Norman Chad doesn’t even play Texas hold ’em, but he’s ingrained himself into the consciousness of poker players and television viewers worldwide with his one-liners and self-deprecating shtick since he first became a World Series of Poker announcer for ESPN in 2003.
When the mustachioed funnyman, who once dabbled in stand-up comedy, is not beating down his alma mater (University of Maryland), cracking jokes about one of his ex-wives, penning his syndicated sports column “Couch Slouch” for The Washington Post or in front of his beloved TV—Chad can be found playing almost every other form of the game he covers for six months out of the year.
“When I’m home in Los Angeles I will go to the Hollywood Park card room a couple of times a week. It’s my greatest form of recreation and relaxation. I’m not a poker player, but I’ve always enjoyed playing on a part-time basis,” says Chad, who cashed out $10,676 with his 12th-place finish in Seven-Card Stud Hi-Low-8 or Better a month ago at the WSOP at the Rio. The WSOP’s Main Event continues this week, and ESPN’s coverage will begin July 26.
After the barbs about TV sports you made in your book Hold On, Honey, I’ll Take You to the Hospital at Halftime: Confessions of a TV Sports Junkie (Atlantic Monthly Press, 1994), how did you trick ESPN into hiring you?
I guess ESPN and myself have an uneasy alliance. I use to take a baseball bat to their knees, and now they give me a paycheck. It’s America.
How disappointed were you with the ban of online poker?
I’ve never played a single hand of online poker, but it’s clearly something that’s illegal. Most anything should be legal if you want to do it in your own home and are not victimizing other people. The fact that the U.S. has had their head in the sand on online poker is amazingly stupefying. It should be legalized, regulated and taxed. Black Friday was a black day for the freedoms of Americans.
With all the online-wagering stuff going on, is there one thing you are looking forward to coming out of this year’s Main Event?
The great thing about the Main Event is people walking out of nowhere and emerging into the final days, into the final 100, into a chance at the final table. I just love the fact that a Jerry Yang, or a Soi Nguyen last year, can come out of nowhere and have a shot at changing their lives. It’s what makes the World Series [so fascinating]—anyone can come, and anyone can win.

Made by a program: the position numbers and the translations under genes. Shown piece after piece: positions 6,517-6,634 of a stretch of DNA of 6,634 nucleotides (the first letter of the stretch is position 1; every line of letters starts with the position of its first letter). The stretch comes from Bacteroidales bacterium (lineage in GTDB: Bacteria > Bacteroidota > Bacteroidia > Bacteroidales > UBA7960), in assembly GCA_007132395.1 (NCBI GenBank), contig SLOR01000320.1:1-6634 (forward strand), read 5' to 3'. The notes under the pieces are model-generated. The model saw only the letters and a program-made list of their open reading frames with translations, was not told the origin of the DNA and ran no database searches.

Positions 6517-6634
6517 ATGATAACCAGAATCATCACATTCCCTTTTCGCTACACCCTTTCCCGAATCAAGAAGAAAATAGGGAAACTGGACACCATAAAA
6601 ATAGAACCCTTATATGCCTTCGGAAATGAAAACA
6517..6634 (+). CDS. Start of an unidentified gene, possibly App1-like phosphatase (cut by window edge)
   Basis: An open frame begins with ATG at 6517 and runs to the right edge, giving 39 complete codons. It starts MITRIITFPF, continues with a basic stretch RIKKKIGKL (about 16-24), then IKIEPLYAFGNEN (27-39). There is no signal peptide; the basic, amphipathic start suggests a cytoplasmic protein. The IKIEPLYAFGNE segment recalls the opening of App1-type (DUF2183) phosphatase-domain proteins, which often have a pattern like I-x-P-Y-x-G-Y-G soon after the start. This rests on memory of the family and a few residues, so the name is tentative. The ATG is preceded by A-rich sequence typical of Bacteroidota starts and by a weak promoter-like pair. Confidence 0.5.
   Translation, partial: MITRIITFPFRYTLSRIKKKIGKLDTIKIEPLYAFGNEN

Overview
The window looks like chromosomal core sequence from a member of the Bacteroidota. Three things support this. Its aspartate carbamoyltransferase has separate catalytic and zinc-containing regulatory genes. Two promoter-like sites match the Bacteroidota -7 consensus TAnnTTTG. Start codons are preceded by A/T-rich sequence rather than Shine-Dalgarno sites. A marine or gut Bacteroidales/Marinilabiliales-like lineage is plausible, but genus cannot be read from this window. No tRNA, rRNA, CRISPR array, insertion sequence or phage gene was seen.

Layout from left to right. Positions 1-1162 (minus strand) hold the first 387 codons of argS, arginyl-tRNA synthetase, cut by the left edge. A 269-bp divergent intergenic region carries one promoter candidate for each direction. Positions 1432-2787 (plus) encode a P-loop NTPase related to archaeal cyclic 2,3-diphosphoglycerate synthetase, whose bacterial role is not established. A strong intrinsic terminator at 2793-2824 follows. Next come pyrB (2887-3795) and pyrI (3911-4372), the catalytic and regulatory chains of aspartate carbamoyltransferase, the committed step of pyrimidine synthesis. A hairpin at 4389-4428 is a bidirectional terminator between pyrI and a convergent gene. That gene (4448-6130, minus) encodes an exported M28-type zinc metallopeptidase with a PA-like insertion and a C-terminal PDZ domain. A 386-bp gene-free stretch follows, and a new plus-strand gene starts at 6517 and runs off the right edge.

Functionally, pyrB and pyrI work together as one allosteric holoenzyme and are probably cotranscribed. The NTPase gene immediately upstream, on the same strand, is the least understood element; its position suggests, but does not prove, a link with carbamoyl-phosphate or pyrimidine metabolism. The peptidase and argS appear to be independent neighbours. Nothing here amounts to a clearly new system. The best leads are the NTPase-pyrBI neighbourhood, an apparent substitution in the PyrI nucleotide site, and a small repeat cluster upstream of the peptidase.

You’re the funny guy at the WSOP. So what happened to your brief stand-up career?
That’s painful to remember. I was just abundantly shocked at how mediocre I was as a stand-up comic. I used to joke with my friends that the day I became a stand-up comic was the day I stopped being funny.
You’ve watched a ton of TV in your lifetime, how much do you still average? What’s your all-time favorite show?
I definitely hit the wall on it. I just can’t watch that much anymore. I did watch an incredible amount just for my job as a sports-television columnist. My favorite show of all time is probably The Sopranos. In my book I did a list of the Top 10 sitcoms, and that would even change now. The Larry Sanders Show, which I’m watching right now in rerun, is just better now than it was 20 years ago. The Sopranos is as good as it gets. Before that I loved Hill Street Blues.
Is it true that you made your NFL predictions by flipping a coin?
It’s next to impossible to beat the point spread, and that was the premise of my column—that I could flip a coin and beat actual prognosticators. I did that the first year for The National. We had two sports book guys, two sports writers and me with the coin, and I won. I was five games over .500.
You’re still married to wife No. 3. How’s that going?
Wife No. 3 should be it. If I can’t make this one stick, I deserve to wind up at a TGI Friday’s at the salad bar hitting on someone who is looking suspiciously at the feta cheese. Toni is like an angel dropped from the sky. I’m very happy.